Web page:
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Product Review: Bike Tow Leash

Updated: Jan 29, 2021

dog attached to bicycle with tow leash

I’m always on the lookout for new and exciting ways to exercise Bodhi and Sierra. We already do urban mushing, which is big fun, but I was hoping to find something that would give me a bit more exercise than just balancing on a scooter as the dogs pull me.

I like the idea of having one of the dogs running alongside as I ride a bicycle, but there’s no way I’d allow either of them to do that off-leash. Holding on to a leash as I ride isn’t an option, as both dogs are strong and easily distracted, and eating dirt is not one of my life goals. So I’ve been looking for the right bicycle attachment.

I’d previously tried a product that I’d had high hopes for but ultimately found problematic because it placed the dog fairly close to the side of the bicycle. Each of my dogs had been uncomfortable with this arrangement and so each, had leaned their body weight away, which put me in danger of being pulled over. When my friend Kathy (who owns Niko the Very Handsome Husky) told me about a new product called the Bike Tow Leash, I was excited to try it out.

The product features a metal clamp that attaches to the rear wheel mount or bike frame close to the rear axle, from which extends a heavy-duty coated, solid yet flexible “arm” that ends in a metal clip. It is suggested that the clip be attached to a wide collar, although a front-clip body harness is acceptable as well. Because Bodhi has issues with any type of collar around his neck (he begins coughing if he even pulls slightly), we used his Premier EasyWalk front-clip body harness.

Kathy let me test Sierra’s reaction to her Bike Tow Leash a few days ago. After our morning park walk together with our fur-kids I followed Kathy back to her house, where she rode her bike (which is too big for me) with Sierra attached. (Click here for video of the “test drive.”) I was surprised to see that Sierra showed none of the apprehension that she had with the other bike leash. This may have well been due to her being a greater distance from the bike. Still, I wondered, would I be able to ride without feeling like I was in danger of being pulled over? It was hard to imagine.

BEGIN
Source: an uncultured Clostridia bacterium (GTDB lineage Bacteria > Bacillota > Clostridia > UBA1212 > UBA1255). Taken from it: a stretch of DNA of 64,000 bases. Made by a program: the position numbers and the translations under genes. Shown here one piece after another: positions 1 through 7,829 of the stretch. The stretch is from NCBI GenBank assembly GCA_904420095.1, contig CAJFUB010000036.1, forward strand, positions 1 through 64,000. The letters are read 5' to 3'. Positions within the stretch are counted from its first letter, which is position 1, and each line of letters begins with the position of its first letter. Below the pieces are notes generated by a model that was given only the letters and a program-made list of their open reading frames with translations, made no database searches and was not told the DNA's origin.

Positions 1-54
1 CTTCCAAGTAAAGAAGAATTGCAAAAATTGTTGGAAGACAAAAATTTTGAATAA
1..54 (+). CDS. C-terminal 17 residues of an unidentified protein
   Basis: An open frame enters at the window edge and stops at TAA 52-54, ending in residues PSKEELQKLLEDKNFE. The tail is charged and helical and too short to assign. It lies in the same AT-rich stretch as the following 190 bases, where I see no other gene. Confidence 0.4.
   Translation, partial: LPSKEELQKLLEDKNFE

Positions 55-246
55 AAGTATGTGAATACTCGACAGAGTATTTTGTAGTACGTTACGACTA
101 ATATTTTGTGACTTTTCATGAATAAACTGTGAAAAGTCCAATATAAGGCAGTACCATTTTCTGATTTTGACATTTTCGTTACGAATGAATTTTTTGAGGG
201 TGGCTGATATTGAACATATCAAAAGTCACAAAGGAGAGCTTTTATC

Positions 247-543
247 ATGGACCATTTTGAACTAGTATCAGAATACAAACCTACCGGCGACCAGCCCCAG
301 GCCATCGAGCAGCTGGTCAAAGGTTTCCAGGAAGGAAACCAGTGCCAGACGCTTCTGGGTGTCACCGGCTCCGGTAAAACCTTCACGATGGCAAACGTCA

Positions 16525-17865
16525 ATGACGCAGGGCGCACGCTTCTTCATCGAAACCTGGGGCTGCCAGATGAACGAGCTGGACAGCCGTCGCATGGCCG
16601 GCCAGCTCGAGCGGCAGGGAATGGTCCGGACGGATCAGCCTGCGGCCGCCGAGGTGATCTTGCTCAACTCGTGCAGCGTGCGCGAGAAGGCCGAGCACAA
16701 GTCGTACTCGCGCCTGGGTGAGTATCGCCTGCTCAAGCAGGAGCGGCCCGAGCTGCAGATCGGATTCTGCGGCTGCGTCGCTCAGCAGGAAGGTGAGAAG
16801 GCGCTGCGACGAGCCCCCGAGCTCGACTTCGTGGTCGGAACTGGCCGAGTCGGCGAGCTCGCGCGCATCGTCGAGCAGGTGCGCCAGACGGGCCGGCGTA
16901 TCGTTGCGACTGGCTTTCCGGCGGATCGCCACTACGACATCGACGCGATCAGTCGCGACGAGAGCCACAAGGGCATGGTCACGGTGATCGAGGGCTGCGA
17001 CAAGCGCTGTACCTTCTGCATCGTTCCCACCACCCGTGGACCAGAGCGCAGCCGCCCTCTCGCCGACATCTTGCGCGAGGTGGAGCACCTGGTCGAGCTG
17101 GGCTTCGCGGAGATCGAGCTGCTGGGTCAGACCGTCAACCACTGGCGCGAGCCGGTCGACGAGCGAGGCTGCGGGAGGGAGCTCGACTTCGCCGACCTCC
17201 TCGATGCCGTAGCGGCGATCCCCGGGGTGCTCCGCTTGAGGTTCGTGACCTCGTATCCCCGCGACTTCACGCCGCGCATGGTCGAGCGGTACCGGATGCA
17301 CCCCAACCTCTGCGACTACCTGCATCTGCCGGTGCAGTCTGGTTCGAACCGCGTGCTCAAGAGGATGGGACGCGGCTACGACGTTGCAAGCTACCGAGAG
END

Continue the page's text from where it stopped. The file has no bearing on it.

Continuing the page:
This morning I borrowed Kathy’s Bike Tow Leash to try out with Bodhi. My husband and I were able to attach it to my bicycle in under a minute. I was surprised—the clamp went on and tightened easily, with no tools involved. Easy is good! The manufacturer recommends that the leash be positioned at the height of the dog’s shoulder, so I measured from Bodhi’s shoulder to the ground, and then made a quick adjustment on the clamp that placed the clip at the proper height. We headed to the park.

There were a few seconds of apprehension on Bodhi’s part at the very start—possibly due to his previous experience of being attached to the bike—which quickly disappeared. Because the metal arm positions the dog on the left side of the bike, after going in a straight line for a bit, I tried a wide left turn, which would be more difficult to execute than a right turn. It was surprisingly easy! Here’s video of that initial trial. I then took Bodhi for a spin around the large, circular dirt track where we often do urban mushing. He appeared relaxed and comfortable, and seemed to enjoy himself for the entire run. He moved along at a fast trot and I felt very steady on the bike. When Bodhi decided he wanted to drift toward the grass to check something out I was able to keep him on track, literally, and could easily maintain my balance. (According to the manufacturer, “With weight on the bike, a single finger on the seat can keep the bike upright during dog side pulls.”)

So, as you can probably tell, I am a fan of The Bike Tow Leash. It isn’t cheap, but I figure it’s an investment. If it helps me to give my dogs proper exercise and tire them out, it’s worth every penny. I’ve got to return Kathy’s to her, but I just received my own in the mail. Soon we’ll be taking our dogs out for rides together. I can’t wait!


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